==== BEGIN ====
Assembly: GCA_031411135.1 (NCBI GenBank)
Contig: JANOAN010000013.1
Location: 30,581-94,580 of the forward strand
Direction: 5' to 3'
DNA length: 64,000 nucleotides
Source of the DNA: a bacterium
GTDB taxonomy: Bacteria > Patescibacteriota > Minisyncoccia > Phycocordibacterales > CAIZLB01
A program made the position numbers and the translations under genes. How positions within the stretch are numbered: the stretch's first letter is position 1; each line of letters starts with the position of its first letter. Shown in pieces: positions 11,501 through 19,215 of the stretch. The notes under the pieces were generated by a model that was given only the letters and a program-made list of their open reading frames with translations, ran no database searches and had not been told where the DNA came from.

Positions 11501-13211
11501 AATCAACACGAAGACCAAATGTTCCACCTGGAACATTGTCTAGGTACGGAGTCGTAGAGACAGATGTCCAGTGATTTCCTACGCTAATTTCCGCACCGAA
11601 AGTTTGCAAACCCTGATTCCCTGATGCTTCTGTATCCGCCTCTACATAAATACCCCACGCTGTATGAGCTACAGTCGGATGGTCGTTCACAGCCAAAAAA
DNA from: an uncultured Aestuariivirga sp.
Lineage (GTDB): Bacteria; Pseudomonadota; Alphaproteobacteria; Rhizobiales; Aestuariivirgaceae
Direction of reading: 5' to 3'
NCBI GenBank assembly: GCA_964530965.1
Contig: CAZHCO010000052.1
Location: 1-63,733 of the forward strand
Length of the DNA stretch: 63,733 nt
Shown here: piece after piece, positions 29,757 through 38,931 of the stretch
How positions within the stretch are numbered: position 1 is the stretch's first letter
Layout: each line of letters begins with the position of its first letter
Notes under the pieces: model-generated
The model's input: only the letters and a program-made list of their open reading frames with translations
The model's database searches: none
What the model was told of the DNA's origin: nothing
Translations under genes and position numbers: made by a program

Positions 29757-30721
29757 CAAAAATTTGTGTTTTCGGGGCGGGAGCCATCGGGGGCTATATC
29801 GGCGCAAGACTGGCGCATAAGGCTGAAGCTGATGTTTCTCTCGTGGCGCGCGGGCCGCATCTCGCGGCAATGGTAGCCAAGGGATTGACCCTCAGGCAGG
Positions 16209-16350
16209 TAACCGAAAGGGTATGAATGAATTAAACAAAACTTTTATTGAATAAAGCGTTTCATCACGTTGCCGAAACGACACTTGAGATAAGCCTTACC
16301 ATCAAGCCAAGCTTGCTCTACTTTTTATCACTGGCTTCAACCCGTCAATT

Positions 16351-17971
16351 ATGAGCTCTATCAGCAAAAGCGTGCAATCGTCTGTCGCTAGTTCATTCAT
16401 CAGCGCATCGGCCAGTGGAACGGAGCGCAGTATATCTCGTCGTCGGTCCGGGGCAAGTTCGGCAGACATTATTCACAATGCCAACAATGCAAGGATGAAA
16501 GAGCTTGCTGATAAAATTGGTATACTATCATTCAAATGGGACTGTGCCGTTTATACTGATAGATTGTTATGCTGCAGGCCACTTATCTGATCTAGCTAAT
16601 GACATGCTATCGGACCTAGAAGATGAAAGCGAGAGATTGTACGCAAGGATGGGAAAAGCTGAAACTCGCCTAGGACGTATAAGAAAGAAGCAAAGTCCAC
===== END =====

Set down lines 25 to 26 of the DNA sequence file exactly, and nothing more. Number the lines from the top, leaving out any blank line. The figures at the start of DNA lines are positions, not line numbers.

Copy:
What the model was told of the DNA's origin: nothing
Translations under genes and position numbers: made by a program